The Supreme Court has long held that corruption and its appearance are the only reasons to constitutionally restrict campaign funds. Progressives often agree but have a much broader view of corruption. Hasen argues for a new focus and way forward: if the government is to ensure robust political debate, the Supreme Court should allow limits on money in politics to prevent those with great economic power from distorting the political process.
In a letter released today, 44 senators are calling on U.S. Securities and Exchange Commission (SEC) Chair Mary Jo White to act on a rulemaking petition that would require companies to disclose their political spending.
Spearheaded by U.S. Sens. Jeff Merkley (D-Ore.), Charles Schumer (D-N.Y.), Tom Udall (D-N.M.), Sheldon Whitehouse (D-R.I.) and Robert Menendez (D-N.J.), the letter states, “If implemented, the Petition would require public companies to disclose to their shareholders how they use corporate resources for political activities, bringing much needed accountability to shareholders and transparency to corporate political spending. We believe this is consistent with the SEC’s requirement for public companies to disclose meaningful financial information to the public.”
Via Chris Geidner comes this order from the Supreme Court keeping Virginia ex-governor Bob McDonnell out of jail pending a Supreme Court decision whether or not to hear his case after he lost in the trial court and the 4th Circuit. He remains on bail until either the Supreme Court denies cert. or, if it takes the case, until the end of his case in the Court.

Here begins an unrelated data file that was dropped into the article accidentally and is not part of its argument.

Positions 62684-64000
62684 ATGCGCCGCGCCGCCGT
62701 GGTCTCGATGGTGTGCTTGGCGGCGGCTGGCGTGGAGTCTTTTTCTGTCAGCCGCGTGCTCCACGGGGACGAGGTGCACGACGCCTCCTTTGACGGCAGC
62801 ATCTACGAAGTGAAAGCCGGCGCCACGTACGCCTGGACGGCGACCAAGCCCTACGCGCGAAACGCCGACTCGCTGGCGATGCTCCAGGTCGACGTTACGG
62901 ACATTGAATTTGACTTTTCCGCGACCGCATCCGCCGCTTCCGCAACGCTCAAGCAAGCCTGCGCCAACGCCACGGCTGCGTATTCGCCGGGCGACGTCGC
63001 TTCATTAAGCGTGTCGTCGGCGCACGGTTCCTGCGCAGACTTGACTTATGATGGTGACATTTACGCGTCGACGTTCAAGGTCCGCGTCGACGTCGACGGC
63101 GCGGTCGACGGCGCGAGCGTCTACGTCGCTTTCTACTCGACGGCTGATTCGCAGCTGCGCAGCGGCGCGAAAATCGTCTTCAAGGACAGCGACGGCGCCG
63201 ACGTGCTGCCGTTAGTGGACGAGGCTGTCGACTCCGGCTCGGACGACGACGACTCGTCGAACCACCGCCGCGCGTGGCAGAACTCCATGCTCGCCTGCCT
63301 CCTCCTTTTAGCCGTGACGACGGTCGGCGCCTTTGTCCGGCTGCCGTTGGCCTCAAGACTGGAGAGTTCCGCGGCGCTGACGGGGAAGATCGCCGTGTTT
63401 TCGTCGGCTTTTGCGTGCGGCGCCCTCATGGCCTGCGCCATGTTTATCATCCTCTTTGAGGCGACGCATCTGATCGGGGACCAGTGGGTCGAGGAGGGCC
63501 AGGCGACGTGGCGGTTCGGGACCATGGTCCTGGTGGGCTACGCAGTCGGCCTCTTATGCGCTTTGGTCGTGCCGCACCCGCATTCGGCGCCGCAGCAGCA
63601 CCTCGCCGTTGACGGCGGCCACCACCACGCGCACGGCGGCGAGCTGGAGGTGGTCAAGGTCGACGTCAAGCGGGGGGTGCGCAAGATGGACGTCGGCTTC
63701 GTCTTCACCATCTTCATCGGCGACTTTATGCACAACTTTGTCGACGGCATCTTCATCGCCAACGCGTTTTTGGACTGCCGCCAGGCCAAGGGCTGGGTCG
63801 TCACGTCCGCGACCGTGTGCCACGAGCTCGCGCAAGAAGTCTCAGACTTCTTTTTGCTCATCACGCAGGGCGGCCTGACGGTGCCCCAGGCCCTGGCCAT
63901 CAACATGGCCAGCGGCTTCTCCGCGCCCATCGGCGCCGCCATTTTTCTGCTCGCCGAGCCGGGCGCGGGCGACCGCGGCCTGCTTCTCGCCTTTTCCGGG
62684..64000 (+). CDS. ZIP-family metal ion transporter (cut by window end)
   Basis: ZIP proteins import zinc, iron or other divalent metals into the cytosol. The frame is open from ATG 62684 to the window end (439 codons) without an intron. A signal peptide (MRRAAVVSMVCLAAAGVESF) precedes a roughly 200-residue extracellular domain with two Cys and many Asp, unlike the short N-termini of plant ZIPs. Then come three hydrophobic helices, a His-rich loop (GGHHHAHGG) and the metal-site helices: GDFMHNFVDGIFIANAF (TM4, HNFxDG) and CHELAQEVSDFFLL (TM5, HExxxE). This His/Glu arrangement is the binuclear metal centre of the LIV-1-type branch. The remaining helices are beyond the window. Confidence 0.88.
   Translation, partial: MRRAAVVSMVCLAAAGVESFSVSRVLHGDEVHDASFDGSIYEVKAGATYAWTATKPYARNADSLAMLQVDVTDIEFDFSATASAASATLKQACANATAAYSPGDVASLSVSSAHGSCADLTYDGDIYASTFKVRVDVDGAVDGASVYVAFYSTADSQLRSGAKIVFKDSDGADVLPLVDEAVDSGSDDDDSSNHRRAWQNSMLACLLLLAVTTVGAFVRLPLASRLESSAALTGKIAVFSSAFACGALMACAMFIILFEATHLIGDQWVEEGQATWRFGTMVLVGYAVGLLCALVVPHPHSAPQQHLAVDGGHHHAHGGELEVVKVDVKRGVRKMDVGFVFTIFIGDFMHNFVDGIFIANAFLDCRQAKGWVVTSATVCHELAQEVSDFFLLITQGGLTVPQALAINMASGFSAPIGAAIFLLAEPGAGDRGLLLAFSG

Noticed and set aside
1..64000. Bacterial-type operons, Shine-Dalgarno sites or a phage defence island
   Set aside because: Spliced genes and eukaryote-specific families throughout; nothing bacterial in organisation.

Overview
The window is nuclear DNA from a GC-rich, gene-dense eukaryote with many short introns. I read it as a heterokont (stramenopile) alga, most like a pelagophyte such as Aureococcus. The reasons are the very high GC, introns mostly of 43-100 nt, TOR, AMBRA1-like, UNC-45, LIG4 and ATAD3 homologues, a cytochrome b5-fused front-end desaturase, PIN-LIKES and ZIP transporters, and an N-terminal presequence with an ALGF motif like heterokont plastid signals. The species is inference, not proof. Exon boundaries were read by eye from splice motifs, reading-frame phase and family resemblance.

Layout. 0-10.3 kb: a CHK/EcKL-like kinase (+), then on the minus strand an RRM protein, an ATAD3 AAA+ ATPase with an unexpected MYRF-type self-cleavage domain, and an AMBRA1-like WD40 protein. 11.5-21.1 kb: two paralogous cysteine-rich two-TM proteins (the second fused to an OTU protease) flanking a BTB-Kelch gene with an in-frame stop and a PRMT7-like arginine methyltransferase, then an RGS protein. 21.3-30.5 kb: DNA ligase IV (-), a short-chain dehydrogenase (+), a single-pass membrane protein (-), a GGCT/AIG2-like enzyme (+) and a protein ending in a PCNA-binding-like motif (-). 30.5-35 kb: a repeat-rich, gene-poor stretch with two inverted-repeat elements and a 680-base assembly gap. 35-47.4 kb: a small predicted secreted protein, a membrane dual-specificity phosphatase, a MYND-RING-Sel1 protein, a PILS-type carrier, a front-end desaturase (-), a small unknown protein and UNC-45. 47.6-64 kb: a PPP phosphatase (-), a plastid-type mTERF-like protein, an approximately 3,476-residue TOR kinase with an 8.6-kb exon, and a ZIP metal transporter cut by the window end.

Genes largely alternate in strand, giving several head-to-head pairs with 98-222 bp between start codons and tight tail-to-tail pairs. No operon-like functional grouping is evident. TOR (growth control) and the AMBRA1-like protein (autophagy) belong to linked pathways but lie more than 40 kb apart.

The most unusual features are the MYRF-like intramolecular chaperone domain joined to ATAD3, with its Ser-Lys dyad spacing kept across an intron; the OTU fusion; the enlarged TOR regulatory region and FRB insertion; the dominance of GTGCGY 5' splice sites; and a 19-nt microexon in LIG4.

What does it mean? To begin with, it means it is fairly likely the Court will take his case, and there is at least a decent chance he will win it (that’s because the standards the Court considers in granting a stay factor in the likelihood of a cert. grant and an eventual win in the case). it is no sure thing. It might be that there are simply enough Justices who think the issue merits serious consideration. But it is quite rare for the Court to keep a convicted criminal defendant out of jail pending a cert. petition, and this no doubt reflects both the famous nature of the defendant as well as concern about what counts as official acts for purposes of bribery laws. The case will likely provide the Court with an opportunity to further explore the line between what counts as illegal bribery and what counts as politics as usual, a line which the Court has found more difficult to police than one might think.
Great opportunity for new Legislation scholars!
Congratulations to my friend, Loyola law prof Jessica Levinson, elected president of the LA City Ethics Commission.
Larry Lessig for president? The campaign finance reformer considers throwing his hat in the ring and proposes being president only long enough to pass a package of election reforms. What does Lessig believe about campaign finance? What other changes would he make in how we run our elections? Is his campaign strategy sound, given other reformers who have blasted his tactics?
Larry Lessig joins us for a frank conversation about Lessig for President. Larry Lessig: Bold Campaign Reformer or Don Quixote?